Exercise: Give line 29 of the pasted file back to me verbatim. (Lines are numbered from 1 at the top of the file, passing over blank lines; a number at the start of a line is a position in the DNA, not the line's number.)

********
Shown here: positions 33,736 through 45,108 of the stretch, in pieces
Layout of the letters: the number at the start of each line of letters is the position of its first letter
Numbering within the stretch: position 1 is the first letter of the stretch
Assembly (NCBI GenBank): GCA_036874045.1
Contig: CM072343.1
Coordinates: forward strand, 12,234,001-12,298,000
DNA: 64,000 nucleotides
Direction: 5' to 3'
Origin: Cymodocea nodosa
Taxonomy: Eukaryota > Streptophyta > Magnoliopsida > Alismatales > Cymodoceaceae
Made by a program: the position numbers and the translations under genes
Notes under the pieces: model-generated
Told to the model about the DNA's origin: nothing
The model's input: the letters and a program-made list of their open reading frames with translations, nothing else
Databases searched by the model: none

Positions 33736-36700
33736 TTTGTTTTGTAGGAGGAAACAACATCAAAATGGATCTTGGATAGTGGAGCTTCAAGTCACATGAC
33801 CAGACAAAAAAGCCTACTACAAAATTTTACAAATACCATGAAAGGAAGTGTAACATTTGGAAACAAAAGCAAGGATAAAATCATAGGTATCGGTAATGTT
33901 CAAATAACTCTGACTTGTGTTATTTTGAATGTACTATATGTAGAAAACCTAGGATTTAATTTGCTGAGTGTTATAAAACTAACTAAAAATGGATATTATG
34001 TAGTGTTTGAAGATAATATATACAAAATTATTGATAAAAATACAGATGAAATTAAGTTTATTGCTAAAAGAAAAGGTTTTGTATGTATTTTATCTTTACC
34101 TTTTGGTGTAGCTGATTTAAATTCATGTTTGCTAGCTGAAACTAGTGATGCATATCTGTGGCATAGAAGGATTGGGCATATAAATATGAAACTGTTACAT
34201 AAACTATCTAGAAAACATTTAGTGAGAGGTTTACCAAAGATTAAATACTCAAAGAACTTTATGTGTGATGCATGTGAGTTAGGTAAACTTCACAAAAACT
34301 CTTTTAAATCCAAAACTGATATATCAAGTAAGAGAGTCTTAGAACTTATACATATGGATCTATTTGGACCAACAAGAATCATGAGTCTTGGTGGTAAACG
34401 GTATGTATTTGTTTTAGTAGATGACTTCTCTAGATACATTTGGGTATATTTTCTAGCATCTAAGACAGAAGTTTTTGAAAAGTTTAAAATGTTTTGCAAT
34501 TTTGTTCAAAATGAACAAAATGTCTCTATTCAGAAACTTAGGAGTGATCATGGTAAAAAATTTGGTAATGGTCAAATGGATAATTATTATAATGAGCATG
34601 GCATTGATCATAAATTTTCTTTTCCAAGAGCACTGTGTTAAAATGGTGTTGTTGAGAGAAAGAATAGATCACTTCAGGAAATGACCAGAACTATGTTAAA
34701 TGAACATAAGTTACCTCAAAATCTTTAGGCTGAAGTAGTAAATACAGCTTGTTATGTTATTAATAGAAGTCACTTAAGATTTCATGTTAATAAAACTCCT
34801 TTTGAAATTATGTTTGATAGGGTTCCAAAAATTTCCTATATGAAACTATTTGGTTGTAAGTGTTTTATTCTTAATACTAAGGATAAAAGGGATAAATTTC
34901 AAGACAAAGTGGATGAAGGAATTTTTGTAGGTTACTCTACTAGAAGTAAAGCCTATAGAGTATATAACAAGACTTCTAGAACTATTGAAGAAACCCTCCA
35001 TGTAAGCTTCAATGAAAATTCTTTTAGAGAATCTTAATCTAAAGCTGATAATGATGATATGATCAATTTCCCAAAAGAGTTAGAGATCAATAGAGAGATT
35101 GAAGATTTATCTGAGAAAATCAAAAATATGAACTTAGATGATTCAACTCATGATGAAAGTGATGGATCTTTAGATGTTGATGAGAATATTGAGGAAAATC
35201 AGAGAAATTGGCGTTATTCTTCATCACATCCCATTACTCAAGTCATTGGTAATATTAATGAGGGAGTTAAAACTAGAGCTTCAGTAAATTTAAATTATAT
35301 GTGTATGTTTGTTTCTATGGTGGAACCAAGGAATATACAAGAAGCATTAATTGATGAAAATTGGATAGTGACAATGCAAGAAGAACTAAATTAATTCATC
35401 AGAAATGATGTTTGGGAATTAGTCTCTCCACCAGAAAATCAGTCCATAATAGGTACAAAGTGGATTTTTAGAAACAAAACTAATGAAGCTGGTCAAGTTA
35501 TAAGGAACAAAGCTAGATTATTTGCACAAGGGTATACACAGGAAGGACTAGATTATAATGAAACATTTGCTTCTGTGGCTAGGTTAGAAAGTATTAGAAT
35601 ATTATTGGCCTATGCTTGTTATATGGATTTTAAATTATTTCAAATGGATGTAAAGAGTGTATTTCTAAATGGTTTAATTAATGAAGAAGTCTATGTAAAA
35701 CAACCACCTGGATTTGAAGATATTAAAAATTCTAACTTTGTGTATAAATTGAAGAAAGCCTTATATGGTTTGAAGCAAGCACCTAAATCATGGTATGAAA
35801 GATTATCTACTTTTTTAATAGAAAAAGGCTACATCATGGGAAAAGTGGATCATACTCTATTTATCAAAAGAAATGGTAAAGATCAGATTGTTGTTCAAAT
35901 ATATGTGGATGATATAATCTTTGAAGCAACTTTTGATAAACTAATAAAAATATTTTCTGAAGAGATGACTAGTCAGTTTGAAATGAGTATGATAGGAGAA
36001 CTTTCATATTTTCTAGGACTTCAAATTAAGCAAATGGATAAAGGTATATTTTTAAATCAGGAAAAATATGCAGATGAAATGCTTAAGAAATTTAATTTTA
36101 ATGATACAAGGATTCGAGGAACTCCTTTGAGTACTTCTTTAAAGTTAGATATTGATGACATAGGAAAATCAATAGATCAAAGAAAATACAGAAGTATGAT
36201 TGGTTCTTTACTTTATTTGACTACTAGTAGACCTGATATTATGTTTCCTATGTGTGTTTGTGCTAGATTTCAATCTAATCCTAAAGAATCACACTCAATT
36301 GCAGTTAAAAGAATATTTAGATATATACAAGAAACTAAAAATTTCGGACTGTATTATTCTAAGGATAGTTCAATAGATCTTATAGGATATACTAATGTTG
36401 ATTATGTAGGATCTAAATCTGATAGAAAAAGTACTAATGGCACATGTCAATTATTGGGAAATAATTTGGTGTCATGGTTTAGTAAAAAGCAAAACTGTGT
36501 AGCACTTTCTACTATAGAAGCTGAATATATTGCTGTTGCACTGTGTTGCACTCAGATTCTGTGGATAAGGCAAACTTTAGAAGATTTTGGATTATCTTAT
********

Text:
34901 AAGACAAAGTGGATGAAGGAATTTTTGTAGGTTACTCTACTAGAAGTAAAGCCTATAGAGTATATAACAAGACTTCTAGAACTATTGAAGAAACCCTCCA